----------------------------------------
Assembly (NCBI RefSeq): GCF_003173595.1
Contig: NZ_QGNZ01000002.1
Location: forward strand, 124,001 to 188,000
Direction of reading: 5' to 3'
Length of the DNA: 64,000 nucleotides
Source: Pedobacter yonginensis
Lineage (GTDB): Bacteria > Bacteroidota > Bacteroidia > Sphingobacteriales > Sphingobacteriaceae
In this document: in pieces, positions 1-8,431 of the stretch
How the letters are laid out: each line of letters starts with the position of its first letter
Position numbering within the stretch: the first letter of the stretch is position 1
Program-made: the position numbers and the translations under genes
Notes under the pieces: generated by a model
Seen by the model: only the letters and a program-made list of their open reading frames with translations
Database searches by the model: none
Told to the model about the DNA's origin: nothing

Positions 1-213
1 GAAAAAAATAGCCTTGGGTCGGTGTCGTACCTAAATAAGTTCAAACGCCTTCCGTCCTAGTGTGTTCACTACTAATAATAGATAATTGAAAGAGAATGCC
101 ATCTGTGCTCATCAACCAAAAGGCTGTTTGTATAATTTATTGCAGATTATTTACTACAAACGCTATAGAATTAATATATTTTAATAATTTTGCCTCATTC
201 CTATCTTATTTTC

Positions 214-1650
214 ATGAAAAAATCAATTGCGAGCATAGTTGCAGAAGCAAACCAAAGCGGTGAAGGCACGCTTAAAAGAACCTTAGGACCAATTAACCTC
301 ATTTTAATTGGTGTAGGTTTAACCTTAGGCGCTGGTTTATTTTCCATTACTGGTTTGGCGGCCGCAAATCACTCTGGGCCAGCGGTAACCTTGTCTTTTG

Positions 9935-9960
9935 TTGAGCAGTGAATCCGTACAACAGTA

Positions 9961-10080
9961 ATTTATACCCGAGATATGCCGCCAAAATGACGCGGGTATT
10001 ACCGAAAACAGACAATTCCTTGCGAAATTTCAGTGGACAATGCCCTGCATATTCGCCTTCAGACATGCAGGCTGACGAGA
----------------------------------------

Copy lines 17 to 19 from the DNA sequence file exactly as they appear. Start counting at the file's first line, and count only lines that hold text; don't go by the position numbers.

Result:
1 GAAAAAAATAGCCTTGGGTCGGTGTCGTACCTAAATAAGTTCAAACGCCTTCCGTCCTAGTGTGTTCACTACTAATAATAGATAATTGAAAGAGAATGCC
101 ATCTGTGCTCATCAACCAAAAGGCTGTTTGTATAATTTATTGCAGATTATTTACTACAAACGCTATAGAATTAATATATTTTAATAATTTTGCCTCATTC
201 CTATCTTATTTTC